Confused About Exiting Spreads

Discussion in 'Options' started by DoxazoAdonai, Oct 19, 2005.

  1. If I'm trying to execute a spread based on the following:

    NET CREDIT = $0.45
    EXIT Strategy IF NET DEBIT = $1.50

    I know how to set a contingent order to get into the spread when the net credit hits or exceeds $0.45, but I don't know what numbers to look at to determine if I've hot my exit "NET DEBIT" of $1.50.

    Thanks for your help!


    Scott Sutherland
  2. Scott,

    Not sure the question you're asking. Are you asking for the prices the individual options have to rise to in order for your contingent stop order of $1.50 debit to be placed? (I'm assuming stop since you'd be losing money)

    The Ask on the Nov 70's and the Bid on the Nov 75's??
  3. I actually got my question answered, but I may have reversed the buy/sell in my example (oops!)

    So - are you the "spread god", or are you advocating that we "spread" God?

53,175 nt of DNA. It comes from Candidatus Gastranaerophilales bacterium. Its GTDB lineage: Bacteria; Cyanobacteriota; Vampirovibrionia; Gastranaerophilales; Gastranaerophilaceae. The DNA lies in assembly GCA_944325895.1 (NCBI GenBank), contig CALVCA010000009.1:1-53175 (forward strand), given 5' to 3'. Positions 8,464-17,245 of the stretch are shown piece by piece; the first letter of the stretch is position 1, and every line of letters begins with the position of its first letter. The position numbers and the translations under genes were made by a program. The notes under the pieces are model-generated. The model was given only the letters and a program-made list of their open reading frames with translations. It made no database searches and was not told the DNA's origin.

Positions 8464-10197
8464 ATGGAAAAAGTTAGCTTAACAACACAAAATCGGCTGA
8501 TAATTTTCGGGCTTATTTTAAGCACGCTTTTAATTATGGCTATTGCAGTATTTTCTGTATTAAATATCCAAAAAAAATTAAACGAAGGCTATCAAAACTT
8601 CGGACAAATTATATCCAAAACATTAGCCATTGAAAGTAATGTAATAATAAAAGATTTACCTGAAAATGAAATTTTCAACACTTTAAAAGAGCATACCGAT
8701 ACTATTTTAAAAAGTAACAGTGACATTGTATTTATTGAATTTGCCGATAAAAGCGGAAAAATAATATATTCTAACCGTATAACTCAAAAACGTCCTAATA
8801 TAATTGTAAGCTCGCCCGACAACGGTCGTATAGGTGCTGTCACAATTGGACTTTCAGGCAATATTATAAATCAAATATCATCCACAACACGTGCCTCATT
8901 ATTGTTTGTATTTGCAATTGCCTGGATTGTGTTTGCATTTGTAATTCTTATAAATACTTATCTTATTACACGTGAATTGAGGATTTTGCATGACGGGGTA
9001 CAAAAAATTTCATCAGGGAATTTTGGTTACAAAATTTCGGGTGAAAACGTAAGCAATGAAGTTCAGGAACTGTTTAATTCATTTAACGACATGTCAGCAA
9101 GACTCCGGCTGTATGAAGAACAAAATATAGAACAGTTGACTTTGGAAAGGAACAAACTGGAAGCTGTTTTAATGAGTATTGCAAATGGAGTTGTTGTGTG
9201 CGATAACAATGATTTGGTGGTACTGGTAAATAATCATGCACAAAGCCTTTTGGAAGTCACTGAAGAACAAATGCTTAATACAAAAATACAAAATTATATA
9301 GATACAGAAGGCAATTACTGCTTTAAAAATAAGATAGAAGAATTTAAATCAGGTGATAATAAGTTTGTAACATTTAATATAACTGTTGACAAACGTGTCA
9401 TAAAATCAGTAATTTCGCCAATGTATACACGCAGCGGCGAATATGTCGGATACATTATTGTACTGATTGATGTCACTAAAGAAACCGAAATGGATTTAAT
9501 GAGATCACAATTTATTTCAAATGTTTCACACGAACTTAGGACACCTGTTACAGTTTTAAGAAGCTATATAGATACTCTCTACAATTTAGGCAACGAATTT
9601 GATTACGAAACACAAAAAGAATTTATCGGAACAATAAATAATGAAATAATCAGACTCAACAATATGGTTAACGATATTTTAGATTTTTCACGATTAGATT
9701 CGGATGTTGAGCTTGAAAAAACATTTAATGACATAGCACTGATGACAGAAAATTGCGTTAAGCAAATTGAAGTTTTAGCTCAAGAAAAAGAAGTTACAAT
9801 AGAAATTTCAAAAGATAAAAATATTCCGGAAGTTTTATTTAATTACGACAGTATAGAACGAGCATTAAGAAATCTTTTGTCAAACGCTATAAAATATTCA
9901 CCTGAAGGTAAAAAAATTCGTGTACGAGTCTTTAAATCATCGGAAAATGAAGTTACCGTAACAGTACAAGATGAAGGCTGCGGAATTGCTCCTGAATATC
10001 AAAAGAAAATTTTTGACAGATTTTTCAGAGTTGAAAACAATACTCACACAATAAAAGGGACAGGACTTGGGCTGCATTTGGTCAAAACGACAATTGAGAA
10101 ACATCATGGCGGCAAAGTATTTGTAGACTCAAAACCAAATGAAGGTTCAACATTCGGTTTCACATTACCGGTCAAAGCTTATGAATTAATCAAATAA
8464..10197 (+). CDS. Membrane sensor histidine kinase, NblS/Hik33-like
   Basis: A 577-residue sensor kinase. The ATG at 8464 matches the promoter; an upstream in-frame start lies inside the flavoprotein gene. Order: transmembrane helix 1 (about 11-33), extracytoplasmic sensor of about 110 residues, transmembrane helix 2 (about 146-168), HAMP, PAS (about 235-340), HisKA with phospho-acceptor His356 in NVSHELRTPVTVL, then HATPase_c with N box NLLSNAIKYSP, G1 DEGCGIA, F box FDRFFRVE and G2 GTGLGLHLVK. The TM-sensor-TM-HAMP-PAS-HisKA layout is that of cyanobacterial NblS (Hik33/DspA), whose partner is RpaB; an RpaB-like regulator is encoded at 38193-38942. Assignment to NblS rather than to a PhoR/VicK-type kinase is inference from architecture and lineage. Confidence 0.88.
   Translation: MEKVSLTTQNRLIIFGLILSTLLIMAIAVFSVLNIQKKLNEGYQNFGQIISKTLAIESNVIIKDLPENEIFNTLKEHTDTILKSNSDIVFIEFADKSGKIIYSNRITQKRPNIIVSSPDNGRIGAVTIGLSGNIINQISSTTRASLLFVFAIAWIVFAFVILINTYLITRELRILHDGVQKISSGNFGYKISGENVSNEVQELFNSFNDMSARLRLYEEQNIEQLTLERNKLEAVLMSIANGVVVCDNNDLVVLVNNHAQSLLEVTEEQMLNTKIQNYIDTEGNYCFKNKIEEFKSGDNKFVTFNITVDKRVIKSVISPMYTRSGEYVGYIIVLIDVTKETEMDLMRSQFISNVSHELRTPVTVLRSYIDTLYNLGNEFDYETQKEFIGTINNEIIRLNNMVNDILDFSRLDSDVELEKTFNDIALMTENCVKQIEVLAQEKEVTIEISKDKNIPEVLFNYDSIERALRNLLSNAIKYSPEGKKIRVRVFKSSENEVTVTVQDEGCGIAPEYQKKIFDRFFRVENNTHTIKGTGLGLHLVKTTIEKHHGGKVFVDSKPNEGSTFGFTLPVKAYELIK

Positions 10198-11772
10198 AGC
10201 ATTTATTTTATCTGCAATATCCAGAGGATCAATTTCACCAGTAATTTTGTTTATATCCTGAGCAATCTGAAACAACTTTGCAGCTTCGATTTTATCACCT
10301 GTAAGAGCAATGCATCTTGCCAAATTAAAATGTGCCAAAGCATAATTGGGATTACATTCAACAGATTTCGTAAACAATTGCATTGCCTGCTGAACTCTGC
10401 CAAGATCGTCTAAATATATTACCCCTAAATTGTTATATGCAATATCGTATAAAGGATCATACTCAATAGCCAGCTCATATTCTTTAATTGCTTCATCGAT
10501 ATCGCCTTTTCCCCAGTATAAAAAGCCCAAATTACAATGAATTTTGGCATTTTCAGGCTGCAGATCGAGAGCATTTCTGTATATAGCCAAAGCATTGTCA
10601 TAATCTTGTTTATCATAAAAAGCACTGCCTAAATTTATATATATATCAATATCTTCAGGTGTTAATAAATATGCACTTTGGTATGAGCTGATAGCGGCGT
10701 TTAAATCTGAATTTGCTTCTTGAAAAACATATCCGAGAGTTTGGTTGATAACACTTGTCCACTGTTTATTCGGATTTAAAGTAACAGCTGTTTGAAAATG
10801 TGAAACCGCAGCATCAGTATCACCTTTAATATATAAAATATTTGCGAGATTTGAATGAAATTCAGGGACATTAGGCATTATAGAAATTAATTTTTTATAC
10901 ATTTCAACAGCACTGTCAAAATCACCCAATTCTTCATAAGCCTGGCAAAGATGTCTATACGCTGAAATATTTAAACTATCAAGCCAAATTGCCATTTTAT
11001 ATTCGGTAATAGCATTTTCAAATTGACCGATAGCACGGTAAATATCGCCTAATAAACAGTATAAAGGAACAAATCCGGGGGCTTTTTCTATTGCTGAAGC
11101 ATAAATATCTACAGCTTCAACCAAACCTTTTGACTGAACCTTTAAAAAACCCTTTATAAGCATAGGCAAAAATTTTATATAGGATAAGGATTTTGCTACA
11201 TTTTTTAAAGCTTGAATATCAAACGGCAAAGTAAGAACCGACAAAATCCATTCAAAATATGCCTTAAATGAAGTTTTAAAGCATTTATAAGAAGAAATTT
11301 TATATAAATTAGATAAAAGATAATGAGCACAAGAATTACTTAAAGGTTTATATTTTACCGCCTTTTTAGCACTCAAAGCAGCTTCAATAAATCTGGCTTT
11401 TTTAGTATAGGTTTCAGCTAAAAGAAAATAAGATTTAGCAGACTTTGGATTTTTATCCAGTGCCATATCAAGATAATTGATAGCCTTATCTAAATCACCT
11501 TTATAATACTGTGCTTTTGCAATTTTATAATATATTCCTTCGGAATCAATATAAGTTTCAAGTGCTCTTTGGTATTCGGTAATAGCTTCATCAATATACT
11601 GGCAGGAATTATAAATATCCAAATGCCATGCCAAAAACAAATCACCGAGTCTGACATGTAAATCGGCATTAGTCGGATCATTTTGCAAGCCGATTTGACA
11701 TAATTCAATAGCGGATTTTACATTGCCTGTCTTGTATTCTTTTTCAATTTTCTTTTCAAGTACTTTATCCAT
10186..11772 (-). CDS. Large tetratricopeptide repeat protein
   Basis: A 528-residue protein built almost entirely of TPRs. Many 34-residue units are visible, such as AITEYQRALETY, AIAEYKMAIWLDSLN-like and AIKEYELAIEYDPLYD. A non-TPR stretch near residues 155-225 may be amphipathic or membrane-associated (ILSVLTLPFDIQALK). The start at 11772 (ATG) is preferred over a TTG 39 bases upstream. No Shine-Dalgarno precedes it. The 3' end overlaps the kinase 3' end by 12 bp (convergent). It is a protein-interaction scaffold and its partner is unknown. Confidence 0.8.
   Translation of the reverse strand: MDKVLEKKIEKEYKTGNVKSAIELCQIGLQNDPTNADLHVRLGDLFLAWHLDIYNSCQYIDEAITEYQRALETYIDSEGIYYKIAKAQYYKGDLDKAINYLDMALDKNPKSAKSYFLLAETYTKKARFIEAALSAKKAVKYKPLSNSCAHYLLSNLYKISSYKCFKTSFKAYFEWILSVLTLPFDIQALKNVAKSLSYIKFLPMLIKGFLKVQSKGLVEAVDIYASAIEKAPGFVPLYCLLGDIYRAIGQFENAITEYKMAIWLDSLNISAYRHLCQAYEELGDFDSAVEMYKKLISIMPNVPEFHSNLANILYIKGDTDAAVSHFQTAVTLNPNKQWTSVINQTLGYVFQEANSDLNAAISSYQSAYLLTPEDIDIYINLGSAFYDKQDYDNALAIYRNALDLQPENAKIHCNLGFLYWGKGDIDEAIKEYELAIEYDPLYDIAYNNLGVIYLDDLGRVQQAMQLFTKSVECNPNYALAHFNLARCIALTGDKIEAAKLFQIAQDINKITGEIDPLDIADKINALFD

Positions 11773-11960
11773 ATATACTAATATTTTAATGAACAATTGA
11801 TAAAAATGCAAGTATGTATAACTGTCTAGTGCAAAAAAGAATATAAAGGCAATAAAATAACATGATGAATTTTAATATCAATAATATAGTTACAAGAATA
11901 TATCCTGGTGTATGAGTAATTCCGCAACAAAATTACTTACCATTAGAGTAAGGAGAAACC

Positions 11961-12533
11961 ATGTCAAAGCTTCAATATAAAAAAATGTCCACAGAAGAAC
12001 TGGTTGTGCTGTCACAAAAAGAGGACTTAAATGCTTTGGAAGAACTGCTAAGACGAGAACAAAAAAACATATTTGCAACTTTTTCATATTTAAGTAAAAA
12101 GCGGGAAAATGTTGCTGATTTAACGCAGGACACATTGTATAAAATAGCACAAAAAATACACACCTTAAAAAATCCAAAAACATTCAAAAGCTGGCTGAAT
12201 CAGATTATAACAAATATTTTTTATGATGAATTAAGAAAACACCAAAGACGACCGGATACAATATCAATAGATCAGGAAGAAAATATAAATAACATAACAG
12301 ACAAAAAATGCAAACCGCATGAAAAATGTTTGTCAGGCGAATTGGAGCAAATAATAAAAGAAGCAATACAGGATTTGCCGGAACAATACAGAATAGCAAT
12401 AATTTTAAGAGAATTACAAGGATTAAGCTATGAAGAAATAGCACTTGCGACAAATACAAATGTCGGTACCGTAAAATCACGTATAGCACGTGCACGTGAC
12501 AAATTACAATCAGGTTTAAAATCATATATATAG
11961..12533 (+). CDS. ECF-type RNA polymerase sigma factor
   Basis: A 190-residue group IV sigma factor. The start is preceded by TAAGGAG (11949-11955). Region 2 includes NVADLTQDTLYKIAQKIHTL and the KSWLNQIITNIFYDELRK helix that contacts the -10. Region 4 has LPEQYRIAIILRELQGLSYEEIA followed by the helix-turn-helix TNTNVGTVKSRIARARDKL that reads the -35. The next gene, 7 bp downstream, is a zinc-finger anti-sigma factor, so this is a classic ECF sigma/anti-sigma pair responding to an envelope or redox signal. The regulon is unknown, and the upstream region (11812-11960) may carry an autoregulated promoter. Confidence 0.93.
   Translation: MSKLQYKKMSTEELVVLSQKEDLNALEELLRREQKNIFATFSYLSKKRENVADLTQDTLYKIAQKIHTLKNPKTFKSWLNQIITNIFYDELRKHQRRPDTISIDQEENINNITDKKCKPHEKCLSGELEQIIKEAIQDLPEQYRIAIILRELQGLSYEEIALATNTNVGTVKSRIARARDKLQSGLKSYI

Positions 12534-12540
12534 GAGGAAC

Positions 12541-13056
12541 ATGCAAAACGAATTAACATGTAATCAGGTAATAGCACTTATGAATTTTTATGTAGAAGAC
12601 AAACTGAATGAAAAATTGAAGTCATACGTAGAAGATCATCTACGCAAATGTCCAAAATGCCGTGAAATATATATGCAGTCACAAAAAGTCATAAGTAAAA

Scott <><
  4. you know..i never thought of it coming across like that before but from looking at your fish i understand how you would guess that. i don't see a problem with your reading of it.

    i run a trade desk at my firm and they call me the spread god so i thought i'd use it as my username here.

    i think i understand your question now and i know you got your answer so you can take or leave my 2 cents. if you're asking how to put the closing trade in at the same time as the opening trade, you can put them both in to open.

    so if you were reversing the trade you mentioned to a debit spread of $0.45, (Buy the 70s and Sell the 75s) you can always put in an order at the same time to Buy the 75s and Sell the 70s to open for a credit of $1.50 to open.

    Once the first trade occurs you can change the second order to closing or wait until the second one executes and change it then. Some firms change them automatically as there's USUALLY no point in being long an short the same option..